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Re: Dangerous precedent being set - possible serious violation of the GPL

[Do we really have to spam everyone like this?  Does everyone
interested read the lists?]

On Mon, Dec 06, 1999 at 01:56:51AM -0500, Caspian wrote:
> On Mon, 6 Dec 1999, Tomasz Wegrzanowski wrote:
> > On Sun, Dec 05, 1999 at 09:13:17AM -0700, Richard Stallman wrote:
> > > What does it mean to make a new GNU/Linux distro that is more
> > > user-friendly and entirely free?  How would it differ from Debian?


> > I see three other reasons to eventually fork :


> I'd just like to add my two cents (they're rather big...perhaps
> they're two dollars?) to this little discussion.

[very long and gloomy diatribe deleted]

Imminent death of Linux predicted, film at 11. :-)

Having seen Linux since the earliest days (my first look was in the
0.1x series), and having used GNU software since before that, I'd have 
to say that things are looking pretty good.  Sure, we've got work to
do yet, and sure, we're still behind.  But let's not allow ourselves
to put down our accomplishments up till now.

There seems to be this persistent myth that Windows is so much better
than the Linuxes in the ease-of-use department.  As a person who
supports an NT network at the day job, I can tell you that Windows is
equally bewildering to the computer-illiterate (not to mention the
computer-phobic).  Windows is better than the current crop of Linux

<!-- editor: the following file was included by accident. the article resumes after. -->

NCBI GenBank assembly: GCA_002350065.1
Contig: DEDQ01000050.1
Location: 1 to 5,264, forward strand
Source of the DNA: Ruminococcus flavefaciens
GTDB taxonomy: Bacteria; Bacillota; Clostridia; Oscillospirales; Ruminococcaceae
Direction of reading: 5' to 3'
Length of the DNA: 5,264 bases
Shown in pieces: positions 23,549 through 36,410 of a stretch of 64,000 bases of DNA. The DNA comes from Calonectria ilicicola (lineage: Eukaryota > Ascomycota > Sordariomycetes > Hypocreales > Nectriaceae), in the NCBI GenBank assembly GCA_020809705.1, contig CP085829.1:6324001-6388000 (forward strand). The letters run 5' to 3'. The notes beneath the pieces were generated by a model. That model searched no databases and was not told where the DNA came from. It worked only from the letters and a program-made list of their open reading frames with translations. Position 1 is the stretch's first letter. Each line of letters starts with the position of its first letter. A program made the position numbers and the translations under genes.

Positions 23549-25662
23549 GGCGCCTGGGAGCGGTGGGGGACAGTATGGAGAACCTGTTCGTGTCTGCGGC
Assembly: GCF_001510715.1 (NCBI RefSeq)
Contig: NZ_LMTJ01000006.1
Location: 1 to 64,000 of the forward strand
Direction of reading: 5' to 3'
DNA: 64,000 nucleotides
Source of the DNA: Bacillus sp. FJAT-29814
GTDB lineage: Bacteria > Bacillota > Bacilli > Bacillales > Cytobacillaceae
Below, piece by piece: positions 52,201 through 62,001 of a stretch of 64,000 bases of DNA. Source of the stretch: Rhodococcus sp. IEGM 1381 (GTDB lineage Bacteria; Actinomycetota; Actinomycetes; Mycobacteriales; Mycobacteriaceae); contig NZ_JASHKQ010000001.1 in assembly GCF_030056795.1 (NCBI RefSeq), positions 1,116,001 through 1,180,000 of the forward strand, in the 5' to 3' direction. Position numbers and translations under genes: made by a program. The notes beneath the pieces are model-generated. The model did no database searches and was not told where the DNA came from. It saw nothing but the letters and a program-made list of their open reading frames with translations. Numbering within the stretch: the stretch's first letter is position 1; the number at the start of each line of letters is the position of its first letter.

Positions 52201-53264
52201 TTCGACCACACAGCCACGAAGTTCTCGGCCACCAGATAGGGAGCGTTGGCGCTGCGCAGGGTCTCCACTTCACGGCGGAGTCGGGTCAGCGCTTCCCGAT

desktops at some things; Linux, on the other hand, is better at

No one seems to be willing to recognize this, because we all seem to
have been raised on something else, and anything new still has that
foreign and unfamiliar ring to it.  We "grok Windows", if you will.
Because of this, we believe the lie that Windows sets the standard for 
ease of use.

I've heard several stories about people who have given their
computer-illiterate parents a computer with KDE or GNOME, and found
that they took to it quite well, and still prefer it to Windows.
Properly set up, Linux can be quite easy.  And it's only getting

I'm setting up a new computer for my mom.  I'm going to give her
Debian, with a nice GNOME desktop, the right applets and icons in
easy-to-click places, and that legendary stability and ease of remote
administration.  This year, that will likely have to include a few
proprietary apps (Netscape, StarOffice/WP/Applix).  By next year,
maybe Mozilla, AbiWord, and Gnumeric will be up to the level where
they can replace their closed cousins.  But even now, she's a lot more 
free than she would be with Windows and Word, and she'll likely be
happier, too, about doing without the glitches and inconsistencies in

Ultimately, Linux and GNU survived and thrived without Joe Sixpack.
If we fail in providing a good GUI for him, I'm sure we'll continue
the same way we always have.  But we've been doing good so far.  Why
give up now?

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